NEW YORK (CBSNewYork) — There was serious pushback Wednesday evening from the commissioner of the Office of Emergency Management.

As CBS2 Political Reporter Marcia Kramer reported exclusively, Joseph Esposito said his extensive NYPD experience got him the job, not a phone call from the man at the center of the city’s corruption scandals.

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“I’m frustrated by it. You know, it besmirches my reputation,” Esposito said. “It hurts that someone would think I needed help to get a job here in the city.”

Esposito told Kramer emphatically that he had no connection whatsoever to Jona Rechnitz, a man at the center of two corruption indictments, who sources said made a call to Mayor Bill de Blasio to ask that Esposito get the OEM job.

Kramer: “Do you know Jona Rechnitz?”

Esposito: “No I don’t.”

Kramer: “Never met him?”

Esposito: “No.”

Kramer: “So did you call anybody close to him to ask him to make a call to help you get the job?”

Esposito: “No I didn’t.”

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Esposito, who served as chief of department for the NYPD for 13 years, legitimately has top credentials for the post. He has handled all manner of major municipal crises, from 9/11 – he appeared with President George W. Bush at Ground Zero – to Superstorm Sandy and the Times Square bomber.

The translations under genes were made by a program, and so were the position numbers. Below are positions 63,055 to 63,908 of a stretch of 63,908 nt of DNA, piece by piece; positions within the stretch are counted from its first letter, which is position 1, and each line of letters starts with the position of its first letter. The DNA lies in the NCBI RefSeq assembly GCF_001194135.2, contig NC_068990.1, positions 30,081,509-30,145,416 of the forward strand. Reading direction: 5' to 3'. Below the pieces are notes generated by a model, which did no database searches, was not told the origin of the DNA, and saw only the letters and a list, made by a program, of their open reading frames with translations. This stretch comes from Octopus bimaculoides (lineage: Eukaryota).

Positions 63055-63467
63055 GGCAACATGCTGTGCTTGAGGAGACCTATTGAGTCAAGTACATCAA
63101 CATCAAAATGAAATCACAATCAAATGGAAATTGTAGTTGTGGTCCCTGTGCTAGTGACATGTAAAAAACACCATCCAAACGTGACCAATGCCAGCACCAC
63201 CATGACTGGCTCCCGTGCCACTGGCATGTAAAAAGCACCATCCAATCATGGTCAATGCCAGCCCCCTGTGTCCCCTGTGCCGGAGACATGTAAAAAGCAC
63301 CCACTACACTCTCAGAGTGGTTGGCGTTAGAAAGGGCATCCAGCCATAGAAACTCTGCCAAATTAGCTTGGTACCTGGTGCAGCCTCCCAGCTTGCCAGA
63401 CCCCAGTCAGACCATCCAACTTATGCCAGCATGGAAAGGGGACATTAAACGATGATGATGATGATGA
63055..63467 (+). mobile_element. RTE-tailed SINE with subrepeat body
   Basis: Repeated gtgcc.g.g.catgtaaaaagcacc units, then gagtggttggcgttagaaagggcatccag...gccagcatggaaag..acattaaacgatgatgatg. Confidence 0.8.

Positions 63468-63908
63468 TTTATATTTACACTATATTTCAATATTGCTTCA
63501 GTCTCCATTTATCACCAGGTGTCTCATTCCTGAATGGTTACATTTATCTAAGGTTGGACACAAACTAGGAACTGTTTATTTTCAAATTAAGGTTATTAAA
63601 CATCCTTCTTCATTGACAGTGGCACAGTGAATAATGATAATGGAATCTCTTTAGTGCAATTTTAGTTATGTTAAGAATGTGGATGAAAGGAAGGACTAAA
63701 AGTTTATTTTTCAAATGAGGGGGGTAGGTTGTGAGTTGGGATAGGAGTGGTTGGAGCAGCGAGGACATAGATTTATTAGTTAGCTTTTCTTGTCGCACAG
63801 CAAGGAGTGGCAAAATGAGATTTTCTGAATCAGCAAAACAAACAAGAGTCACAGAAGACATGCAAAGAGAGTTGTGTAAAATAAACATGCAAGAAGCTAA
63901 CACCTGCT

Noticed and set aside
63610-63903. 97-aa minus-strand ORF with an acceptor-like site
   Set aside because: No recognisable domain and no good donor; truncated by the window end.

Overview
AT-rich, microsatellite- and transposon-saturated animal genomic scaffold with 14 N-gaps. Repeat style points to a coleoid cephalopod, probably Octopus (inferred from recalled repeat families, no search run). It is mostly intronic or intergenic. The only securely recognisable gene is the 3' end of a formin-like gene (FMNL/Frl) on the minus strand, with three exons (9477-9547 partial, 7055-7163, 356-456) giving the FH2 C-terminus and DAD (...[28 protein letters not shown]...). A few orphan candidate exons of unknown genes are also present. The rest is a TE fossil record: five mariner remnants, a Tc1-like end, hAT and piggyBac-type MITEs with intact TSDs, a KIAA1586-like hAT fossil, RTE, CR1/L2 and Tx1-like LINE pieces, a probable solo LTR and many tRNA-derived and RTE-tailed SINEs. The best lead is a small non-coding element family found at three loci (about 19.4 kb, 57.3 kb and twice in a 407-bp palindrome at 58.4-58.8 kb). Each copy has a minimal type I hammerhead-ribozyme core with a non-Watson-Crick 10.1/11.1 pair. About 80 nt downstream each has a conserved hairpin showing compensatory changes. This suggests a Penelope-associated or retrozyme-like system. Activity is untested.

He went through a rigorous multi-level screening process before de Blasio gave him the job.

Sources claim that Rechnitz’s call may have been about self-aggrandizement – making himself seem important – which may be why he then reportedly bragged to friends, “I’ve got the mayor on lockdown.”

Eric Falk, a spokesman for Mayor de Blasio, insisted, “Commissioner Esposito’s unrivaled credentials were the only reasons he got this job.”

Rechnitz has pleaded guilty in two corruption cases – one involved NYPD corruption and the hiring of prostitute Gabi Grecko for group sex with police officials on a trip to Las Vegas. The other involved a reported hedge fund scam with former correction union president Norman Seabrook.

Rechnitz has a cooperation agreement with U.S. Attorney Preet Bharara’s office.

“In my role in the NYPD, I did a lot of interviews with people that were cooperating because they were under the gun, so to speak,” Esposito said. “And what I found is that people who are cooperating will many times say what they think the prosecutors want to hear, and this may be the case in this situation.”

The call was reportedly made on a cellphone from an office at Police Headquarters. And although Rechnitz made tens of thousands of dollars in donations, the mayor said he had never met Rechnitz until after winning the Democratic primary.

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De Blasio also said Rechnitz got “no favorable municipal action.”